The light emitted by the semiconductor laser is pure, the energy is concentrated, and the beam is very thin. It can efficiently shoot into a single-mode fiber with a core diameter of only 8 microns. Today’s high-speed fiber-optic communication systems use semiconductor lasers as light sources.

Hangzhou Shalom CaF2(Eu) Scintillators

Scintillators >> Scintillation Crystal Materials >> CaF2(Eu)

The scintillating crystals and plastic scintillators, substrates, scintillation detectors and arrays are provided, a variety module of the NaI(Tl) crystals and detectors, high quality arrays of LYSO(Ce), CsI(Tl) or CdWO4 are offered. Our scintillating materials include: LYSO(Ce), YSO(Ce), LSO, BGO, YAP(Ce), YAG(Ce), LuAG(Ce), CsI(Na), NaI(Tl), CsI(Tl), CaF2(Eu), BaF2 and plastic scintillators. These products are widely used in X-ray detections, PET machines, atomic and nuclear ray and electron ray detections, cut and polished components and arrays and PMT assembly detectors are available for your applications.

Caf2(eu) scintillator as a efficient scintillation crystal, has been widely used in the application of low energy nuclear physics experiment, nuclear reactor detecting, radiation monitor and radioactivity medical science diagnoses.


  • Relatively high light output
  • Inert
  • High shock resistance


Growth method: Bridgman

Maximum dimension: ∅60 mm x 120 mm

Available items: single crystal

Basic Properties

 Note: The crystal boules, blanks and polished elements are available.

Application Notes

  • P-Detector
  • Radioactivity medical science diagnoses




Relevant Aspects for the Choice of Nonlinear Crystals

Many different properties of a nonlinear crystal can be important for an application e.g. in nonlinear frequency conversion:

The chromatic dispersion and birefringence properties determine the possibilities for phase matching and the phase-matching bandwidth, angular acceptance (for critical phase matching), etc.
The magnitude of the effective nonlinear coefficient deff, which depends on the nonlinear tensor components and on the phase-matching configuration, is important particularly if the achievable optical intensities are low.
Normally, the crystal material should have a high optical transparency for all wavelengths involved.

Additional properties can be relevant for a comparison:

the material’s potential to be periodically poled to achieve quasi-phase matching
linear absorption, which can cause heating at high optical power levels, so that the phase matching is disturbed, and thermal lensing may occur
the resistance against optical damage, gray tracking, photodarkening, green-induced infrared absorption, and the like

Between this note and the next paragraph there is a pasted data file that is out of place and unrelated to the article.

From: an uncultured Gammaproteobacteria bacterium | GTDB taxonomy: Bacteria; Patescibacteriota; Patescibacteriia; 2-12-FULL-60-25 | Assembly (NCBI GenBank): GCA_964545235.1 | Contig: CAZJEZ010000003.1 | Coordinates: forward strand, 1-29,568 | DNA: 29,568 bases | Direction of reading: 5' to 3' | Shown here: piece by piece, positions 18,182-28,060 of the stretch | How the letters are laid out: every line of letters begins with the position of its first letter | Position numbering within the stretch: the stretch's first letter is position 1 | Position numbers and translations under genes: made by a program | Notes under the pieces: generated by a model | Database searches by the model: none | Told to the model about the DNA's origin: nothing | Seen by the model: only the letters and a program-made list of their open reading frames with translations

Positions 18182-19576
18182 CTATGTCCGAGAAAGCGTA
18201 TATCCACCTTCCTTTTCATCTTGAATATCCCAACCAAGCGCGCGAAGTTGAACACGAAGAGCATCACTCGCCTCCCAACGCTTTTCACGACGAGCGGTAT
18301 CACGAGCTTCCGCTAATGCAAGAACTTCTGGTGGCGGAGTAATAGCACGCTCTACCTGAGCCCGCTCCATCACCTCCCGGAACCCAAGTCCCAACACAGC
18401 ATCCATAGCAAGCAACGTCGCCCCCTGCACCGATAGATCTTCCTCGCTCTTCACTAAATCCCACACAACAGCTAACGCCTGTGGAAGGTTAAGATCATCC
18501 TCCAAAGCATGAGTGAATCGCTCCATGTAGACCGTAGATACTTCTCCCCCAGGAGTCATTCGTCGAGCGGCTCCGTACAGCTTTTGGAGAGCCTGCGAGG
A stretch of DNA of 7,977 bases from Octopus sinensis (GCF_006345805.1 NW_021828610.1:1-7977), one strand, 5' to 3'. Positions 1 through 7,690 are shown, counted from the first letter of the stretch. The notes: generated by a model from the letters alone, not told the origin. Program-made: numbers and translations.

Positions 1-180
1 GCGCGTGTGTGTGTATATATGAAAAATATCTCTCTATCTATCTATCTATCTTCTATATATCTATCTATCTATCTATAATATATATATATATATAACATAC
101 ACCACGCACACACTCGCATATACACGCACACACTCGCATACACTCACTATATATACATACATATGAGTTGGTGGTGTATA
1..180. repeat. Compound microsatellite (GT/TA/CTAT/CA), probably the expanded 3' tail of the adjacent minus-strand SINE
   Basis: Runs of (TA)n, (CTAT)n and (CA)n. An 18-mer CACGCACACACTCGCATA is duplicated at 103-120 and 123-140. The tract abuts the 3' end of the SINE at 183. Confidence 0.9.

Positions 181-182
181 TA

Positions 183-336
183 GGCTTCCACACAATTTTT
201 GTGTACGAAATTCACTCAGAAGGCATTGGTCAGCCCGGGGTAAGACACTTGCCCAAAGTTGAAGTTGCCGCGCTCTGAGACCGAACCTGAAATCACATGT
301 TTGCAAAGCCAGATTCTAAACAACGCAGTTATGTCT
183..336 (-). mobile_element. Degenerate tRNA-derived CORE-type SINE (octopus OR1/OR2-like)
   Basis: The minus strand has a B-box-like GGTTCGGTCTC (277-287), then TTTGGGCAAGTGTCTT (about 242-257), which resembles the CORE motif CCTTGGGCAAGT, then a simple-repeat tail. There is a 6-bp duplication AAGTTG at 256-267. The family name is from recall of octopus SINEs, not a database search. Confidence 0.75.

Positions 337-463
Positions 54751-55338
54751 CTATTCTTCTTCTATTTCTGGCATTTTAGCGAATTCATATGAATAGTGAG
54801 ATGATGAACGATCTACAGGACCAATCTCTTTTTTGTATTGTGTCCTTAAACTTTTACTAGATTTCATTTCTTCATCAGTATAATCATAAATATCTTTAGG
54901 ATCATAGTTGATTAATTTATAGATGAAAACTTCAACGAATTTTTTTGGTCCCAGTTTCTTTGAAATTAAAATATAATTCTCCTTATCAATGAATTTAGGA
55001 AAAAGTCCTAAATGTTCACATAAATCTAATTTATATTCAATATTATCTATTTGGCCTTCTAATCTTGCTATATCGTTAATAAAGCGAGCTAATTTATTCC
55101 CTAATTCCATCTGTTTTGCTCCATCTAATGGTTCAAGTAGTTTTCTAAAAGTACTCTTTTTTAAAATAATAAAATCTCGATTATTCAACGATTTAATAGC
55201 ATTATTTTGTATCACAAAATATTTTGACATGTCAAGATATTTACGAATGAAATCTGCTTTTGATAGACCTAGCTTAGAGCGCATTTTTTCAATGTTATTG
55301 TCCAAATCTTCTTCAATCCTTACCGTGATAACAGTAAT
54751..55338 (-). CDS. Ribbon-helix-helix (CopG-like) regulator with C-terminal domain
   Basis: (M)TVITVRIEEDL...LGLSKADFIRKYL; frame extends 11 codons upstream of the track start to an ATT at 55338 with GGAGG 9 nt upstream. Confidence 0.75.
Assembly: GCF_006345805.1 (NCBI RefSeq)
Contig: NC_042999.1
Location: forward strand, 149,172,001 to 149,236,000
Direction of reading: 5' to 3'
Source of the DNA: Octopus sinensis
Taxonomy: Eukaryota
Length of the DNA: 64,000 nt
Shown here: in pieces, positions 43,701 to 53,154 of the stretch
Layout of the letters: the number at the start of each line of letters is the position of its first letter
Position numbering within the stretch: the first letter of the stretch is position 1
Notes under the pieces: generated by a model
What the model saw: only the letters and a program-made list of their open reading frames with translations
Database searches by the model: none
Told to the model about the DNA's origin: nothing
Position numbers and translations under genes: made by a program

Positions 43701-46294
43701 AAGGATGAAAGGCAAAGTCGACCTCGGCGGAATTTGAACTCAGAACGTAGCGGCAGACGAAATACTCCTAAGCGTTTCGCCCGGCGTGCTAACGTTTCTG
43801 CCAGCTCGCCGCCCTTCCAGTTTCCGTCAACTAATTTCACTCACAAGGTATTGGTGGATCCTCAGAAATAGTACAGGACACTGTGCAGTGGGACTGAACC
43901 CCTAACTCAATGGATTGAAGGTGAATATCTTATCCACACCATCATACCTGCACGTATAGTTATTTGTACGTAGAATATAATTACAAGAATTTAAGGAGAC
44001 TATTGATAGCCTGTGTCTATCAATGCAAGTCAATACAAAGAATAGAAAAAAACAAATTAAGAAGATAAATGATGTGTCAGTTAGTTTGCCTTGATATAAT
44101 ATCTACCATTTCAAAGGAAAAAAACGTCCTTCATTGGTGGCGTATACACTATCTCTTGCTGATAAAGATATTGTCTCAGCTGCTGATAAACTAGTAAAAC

the resistance against photorefractive effects (which are often called photorefractive damage, even though this is usually reversible)
the availability of crystals with consistently good quality, large size and a reasonable price
the ease of fabricating high-quality anti-reflection coatings on the crystals
the chemical durability; e.g., some crystal materials are hygroscopic, others undergo chemical changes when heated in a vacuum chamber for application of a dielectric coating
The choice of the most suitable crystal material for a given application is often far from trivial; it should involve the consideration of many aspects. For example, a high nonlinearity for frequency conversion of ultrashort pulses does not help if the interaction length is strongly limited by a large group velocity mismatch and the low damage threshold limits the applicable optical intensities. Also, it can be highly desirable to use a crystal material which can be critically phase-matched at room temperature, because noncritical phase matching often involves the operation of the crystal in a temperature-stabilized crystal oven.

Far Infrared Dome

There are many far infrared (FIR) units on the market which is very confusing to the public. This page will explain how they came into existence and the differences between them. This is important so as not to spend a lot of money on something that will not give optimal far infrared benefits as expected and desired, especially if intended for specific use as thermal therapy.

The unit is called the Far Infrared Dome. The traditional sauna companies took note of this far infrared ‘dry’ sauna and shortly thereafter followed suit by incorporating far infrared heat into their existing set-up.

Source of Far Infrared Rays and the difference between wet and dry heat:
Traditional saunas introduced carbon coated metal rods or carbon coated ceramic plates into their existing sauna units to generate far infrared heat and then renamed and marketed them as far infrared sauna even though they still remain a traditional sauna generating a hot ‘wet’ heat.

A traditional sauna uses heat to warm the air, which in turn heats up your body. This is a ‘wet’ heat which therefore requires you to remove your clothes.

A far infrared sauna heats your body directly, without warming the air around you. Far Infrared is a ‘dry’ heat, clothing is optional. There is no sweating involved – toxins are released through the urine and feces.

None of the traditional ‘infrared sauna’ (or the copycat far infrared sauna domes) use the same advanced unique patented crystal chip surface as the Far Infrared Dome which emits 100% pure far infrared. Most far infrared saunas emit 40% to around 90% far infrared (very few units reach 90%). Some far infrared sauna units generate too much wet heat and thereby dramatically reduce the actual far infrared emission level.